Going against a team that has been outscored 274-24 in five losses and has the state’s lowest power rating, the Harlan Green Dragons know they should be able win Friday in Jenkins. Winning, however, isn’t the only focus for the Green Dragons as they try to build on the momentum gained from a 44-12 victory last week at Magoffin County. “This is an important week,” said Harlan coach John Luttrell. “Coming off a win, you don’t want to backtrack.
Three weeks after blowing a 10-point lead in the fourth quarter in a 32-28 loss at home to New Harlan, the Cumberland Redskins found themselves in a similar position in the rematch Tuesday at the James A. Cawood field. There was no comeback this time as Cumberland reeled off 20 straight points in the first half on the way to a 28-14 win. New Harlan struck first with a long, ground-oriented drive featuring runs by Timothy Bailey and Cullen Whitaker to set up Tanner Griffin’s 1-yard touchdown run.
After opening the season with an impressive win over 4A power Ashland Blazer, the Harlan County Black Bears have suffered through an ugly month of football that has included four straight losses and an injury list that seems to grow by the week. Harlan County (1-4) will have a chance to put some of the bad memories of the last four weeks behind them on Thursday. The Black Bears travel to North Laurel to begin their Class 5A, District 8 schedule.
Muck Rack makes it simple to find people, tweets, or articles that mention any name, keyword, company, hashtag etc. We've compiled this guide to help you make the most of your search.
Selecting a term
Start searching tweets, articles from media outlets, articles mentioned in tweets, journalists'
names, titles and bios with some suggested searches:
Companies or Topics (e.g. iPhone, Microsoft)
Phrases (e.g. "cloud computing") — use quotes to keep the terms together
Twitter handles (e.g. @username) — returns those who have mentioned or replied to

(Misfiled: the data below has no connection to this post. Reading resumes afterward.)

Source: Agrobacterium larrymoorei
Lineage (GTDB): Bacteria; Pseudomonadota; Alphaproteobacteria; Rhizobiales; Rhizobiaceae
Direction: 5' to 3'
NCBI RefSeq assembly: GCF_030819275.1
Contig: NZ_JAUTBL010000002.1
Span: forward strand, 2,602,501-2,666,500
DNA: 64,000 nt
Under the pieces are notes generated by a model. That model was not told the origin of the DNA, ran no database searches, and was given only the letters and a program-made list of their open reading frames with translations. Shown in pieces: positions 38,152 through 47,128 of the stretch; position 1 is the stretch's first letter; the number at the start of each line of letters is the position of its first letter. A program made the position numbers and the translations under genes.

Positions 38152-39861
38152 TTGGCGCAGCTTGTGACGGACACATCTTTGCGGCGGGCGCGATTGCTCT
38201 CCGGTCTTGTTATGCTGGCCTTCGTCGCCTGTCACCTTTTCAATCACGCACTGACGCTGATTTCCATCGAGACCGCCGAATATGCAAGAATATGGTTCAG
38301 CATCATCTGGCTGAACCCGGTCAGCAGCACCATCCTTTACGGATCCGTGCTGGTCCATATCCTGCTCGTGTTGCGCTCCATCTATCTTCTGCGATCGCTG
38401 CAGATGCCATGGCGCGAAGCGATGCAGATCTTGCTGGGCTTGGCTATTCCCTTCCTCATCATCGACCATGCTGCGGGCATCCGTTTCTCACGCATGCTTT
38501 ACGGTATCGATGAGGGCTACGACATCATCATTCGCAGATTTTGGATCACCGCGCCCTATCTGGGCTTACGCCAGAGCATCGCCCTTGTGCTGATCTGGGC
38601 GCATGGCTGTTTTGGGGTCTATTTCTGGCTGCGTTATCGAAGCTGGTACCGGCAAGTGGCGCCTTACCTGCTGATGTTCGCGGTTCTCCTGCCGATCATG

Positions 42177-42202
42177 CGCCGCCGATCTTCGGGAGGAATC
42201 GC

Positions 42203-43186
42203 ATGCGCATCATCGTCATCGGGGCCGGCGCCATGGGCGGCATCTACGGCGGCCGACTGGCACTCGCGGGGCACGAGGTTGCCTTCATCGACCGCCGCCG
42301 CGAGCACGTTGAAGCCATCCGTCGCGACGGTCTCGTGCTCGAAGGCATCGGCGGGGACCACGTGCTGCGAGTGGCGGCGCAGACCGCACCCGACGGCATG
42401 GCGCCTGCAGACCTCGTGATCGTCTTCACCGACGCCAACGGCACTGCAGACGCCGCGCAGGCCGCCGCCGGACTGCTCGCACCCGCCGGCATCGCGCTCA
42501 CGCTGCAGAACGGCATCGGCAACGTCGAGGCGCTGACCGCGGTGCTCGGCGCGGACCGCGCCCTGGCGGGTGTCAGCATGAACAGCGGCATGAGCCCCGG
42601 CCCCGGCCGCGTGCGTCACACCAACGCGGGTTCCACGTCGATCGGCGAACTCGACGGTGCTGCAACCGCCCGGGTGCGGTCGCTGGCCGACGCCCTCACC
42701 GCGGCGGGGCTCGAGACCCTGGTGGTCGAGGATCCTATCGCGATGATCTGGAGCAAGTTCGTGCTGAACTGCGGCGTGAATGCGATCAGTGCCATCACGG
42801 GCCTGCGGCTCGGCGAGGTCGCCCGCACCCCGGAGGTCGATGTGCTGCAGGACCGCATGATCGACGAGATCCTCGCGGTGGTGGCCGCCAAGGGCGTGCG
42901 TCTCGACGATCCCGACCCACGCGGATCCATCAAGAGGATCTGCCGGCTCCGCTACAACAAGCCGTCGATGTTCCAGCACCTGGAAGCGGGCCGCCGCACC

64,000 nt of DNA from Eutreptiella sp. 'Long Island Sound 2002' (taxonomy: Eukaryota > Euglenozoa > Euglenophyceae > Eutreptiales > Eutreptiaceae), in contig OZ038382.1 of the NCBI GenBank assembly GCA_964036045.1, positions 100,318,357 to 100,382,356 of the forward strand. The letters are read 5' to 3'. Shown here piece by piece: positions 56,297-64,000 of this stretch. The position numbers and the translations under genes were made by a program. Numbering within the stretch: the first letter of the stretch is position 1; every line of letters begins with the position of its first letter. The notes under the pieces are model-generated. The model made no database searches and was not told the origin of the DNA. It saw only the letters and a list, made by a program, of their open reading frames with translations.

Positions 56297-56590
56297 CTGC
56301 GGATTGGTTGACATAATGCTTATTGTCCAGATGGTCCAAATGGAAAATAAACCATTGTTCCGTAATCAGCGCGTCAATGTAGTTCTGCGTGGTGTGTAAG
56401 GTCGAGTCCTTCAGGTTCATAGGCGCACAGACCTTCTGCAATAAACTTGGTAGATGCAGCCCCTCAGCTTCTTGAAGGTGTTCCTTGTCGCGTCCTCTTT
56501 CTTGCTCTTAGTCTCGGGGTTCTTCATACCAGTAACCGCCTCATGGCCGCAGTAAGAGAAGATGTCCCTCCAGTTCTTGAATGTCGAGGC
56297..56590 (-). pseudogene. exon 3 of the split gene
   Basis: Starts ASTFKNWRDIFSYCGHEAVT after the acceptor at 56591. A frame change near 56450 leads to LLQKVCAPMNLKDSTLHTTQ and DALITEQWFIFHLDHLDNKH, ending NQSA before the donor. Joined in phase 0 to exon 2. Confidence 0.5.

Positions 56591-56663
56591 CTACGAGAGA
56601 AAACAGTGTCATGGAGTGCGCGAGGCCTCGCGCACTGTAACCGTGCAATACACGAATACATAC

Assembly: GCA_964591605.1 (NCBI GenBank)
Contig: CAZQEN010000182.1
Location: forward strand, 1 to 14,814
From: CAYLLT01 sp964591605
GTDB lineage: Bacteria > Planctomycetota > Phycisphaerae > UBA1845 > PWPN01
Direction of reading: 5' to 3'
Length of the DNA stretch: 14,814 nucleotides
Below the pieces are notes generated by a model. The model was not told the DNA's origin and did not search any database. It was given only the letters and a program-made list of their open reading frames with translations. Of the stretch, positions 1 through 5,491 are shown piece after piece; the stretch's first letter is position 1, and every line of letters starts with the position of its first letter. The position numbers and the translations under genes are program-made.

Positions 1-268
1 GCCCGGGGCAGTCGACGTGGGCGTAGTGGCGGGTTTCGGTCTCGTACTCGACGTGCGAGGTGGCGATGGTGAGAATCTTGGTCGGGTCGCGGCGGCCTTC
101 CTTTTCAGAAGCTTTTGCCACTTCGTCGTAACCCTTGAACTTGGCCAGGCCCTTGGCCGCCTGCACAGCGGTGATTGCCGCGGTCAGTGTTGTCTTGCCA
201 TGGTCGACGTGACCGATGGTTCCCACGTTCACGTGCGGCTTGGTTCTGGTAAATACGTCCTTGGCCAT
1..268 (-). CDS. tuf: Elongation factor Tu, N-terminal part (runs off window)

Names (e.g. "David Pogue")
Hashtags (e.g. #sxsw, #london2012)
Bio details (e.g. vegan, Olympics, father)
Muck Rack's Advanced Search allows for many boolean operators.
Find results that mention multiple specified terms, use AND or
+. For example, ensure each result contains both Elon Musk and Mark Zuckerberg by
searching Obama AND Romney or Obama + Romney.
Use the operators OR or , to broaden your search when you'd like either of
multiple terms to appear in results. (This is the default behavior of our search when no operators
are used.) For example, search for democrat OR republican to find results that refer to
Democrats and/or Republicans.
Use NOT or - to subtract results from your search. For
example, searching Disney will yield results about the Walt Disney Company as well as Walt Disney
World Resort. To exclude mentions of Disney World, search for Disney -World or Disney
When using one of these operators with a phrase, enclose it in quotation marks. For example, you can
find results about smartphones excluding Apple's iPhone 4S by searching smartphone -"iPhone
Exact case matching or punctuation
If you're searching for a brand name or keyword that relies on specific punctuation marks or capitalization, you can
find results that match your exact query by adding matchcase: before the keyword you're searching for, like matchcase:E*TRADE .
Use parentheses to separate multiple
boolean phrases. For example, to find journalists talking about having fun in Disney World or
Disneyland, search for ("disney world" OR disneyland) AND fun.
An asterisk can be used to search for any variation of a root word truncated by the asterisk. For example, searching for admin* will return results for administrator, administration, administer, administered, etc.
A near operator is an AND operator where you can control the distance between the words. You can vary the distance the near operation uses by adding a forward slash and number (between 0-99) such as strawberries NEAR/10 "whipped cream", which means the strawberries must exist within 10 words of "whipped cream".